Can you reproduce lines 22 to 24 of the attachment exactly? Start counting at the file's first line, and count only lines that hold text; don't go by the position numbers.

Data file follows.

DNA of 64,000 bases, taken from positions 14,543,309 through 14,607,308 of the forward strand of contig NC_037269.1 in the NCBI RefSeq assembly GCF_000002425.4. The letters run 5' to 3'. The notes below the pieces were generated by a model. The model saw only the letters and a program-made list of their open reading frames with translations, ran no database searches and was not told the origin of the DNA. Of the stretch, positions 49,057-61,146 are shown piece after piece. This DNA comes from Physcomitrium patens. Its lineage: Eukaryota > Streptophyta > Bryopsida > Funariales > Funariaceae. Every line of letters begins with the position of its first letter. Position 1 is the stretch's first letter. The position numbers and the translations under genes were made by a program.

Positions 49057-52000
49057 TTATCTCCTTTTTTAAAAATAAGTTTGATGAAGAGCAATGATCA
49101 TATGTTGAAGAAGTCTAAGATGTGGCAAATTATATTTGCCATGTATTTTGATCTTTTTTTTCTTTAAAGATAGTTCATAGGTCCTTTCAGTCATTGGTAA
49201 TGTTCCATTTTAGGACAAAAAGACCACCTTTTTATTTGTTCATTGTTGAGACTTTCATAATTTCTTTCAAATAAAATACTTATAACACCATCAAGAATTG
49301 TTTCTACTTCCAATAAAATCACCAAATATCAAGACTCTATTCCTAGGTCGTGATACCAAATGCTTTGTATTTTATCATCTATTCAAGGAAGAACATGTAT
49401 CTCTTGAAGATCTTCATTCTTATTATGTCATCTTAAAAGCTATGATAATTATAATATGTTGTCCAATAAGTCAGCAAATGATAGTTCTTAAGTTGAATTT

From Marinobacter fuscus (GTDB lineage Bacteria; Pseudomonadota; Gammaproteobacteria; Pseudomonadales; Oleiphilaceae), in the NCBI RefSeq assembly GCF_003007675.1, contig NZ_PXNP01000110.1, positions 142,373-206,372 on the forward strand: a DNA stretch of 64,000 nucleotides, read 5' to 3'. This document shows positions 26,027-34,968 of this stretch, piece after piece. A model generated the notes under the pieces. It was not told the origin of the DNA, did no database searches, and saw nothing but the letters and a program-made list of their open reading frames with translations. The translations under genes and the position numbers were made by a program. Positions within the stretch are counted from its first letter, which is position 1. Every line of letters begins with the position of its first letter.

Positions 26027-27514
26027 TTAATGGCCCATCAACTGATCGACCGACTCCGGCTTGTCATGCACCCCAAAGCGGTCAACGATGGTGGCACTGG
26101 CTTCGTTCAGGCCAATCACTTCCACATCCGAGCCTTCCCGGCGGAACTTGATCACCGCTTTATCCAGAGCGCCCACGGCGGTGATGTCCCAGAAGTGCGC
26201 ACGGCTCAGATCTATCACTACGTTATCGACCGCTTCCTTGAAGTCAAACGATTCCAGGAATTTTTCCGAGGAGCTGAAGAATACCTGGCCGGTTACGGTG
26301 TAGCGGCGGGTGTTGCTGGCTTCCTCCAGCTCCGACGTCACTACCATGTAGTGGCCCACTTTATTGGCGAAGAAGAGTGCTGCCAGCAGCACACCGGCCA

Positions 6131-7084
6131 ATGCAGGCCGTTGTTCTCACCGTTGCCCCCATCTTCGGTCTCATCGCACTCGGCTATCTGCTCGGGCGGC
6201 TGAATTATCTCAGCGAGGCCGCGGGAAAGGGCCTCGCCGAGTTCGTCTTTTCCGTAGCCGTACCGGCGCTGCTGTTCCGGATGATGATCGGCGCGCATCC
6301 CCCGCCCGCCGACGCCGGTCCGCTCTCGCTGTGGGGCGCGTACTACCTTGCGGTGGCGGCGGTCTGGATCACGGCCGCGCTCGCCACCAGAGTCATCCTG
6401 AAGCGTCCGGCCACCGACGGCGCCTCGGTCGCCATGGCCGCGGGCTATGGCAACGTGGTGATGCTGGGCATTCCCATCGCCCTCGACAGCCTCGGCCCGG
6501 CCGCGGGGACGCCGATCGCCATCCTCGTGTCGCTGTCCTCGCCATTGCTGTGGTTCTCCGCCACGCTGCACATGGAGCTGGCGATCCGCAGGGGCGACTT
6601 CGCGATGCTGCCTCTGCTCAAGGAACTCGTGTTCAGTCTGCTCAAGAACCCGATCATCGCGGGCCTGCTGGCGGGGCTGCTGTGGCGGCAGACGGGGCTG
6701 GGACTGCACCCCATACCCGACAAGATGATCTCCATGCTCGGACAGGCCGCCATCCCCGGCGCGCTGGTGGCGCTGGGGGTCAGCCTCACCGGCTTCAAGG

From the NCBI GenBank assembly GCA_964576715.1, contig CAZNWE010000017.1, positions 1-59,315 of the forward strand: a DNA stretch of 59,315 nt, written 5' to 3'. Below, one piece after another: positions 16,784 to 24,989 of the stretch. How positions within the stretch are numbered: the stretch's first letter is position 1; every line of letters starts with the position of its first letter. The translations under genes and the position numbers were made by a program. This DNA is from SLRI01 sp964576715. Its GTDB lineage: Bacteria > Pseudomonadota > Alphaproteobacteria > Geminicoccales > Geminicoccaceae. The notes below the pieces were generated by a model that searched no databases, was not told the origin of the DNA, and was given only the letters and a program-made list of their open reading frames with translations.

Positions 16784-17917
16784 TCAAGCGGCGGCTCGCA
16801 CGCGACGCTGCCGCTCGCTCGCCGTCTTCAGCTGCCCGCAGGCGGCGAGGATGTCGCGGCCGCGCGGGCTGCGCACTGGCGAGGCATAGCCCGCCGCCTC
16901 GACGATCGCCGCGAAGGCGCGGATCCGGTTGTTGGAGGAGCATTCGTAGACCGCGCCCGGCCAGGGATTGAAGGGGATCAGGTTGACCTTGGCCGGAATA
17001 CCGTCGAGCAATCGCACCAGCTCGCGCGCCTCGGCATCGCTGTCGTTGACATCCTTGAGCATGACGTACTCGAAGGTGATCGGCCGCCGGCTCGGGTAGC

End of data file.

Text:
From the NCBI GenBank assembly GCA_964576715.1, contig CAZNWE010000017.1, positions 1-59,315 of the forward strand: a DNA stretch of 59,315 nt, written 5' to 3'. Below, one piece after another: positions 16,784 to 24,989 of the stretch. How positions within the stretch are numbered: the stretch's first letter is position 1; every line of letters starts with the position of its first letter. The translations under genes and the position numbers were made by a program. This DNA is from SLRI01 sp964576715. Its GTDB lineage: Bacteria > Pseudomonadota > Alphaproteobacteria > Geminicoccales > Geminicoccaceae. The notes below the pieces were generated by a model that searched no databases, was not told the origin of the DNA, and was given only the letters and a program-made list of their open reading frames with translations.

Positions 16784-17917
16784 TCAAGCGGCGGCTCGCA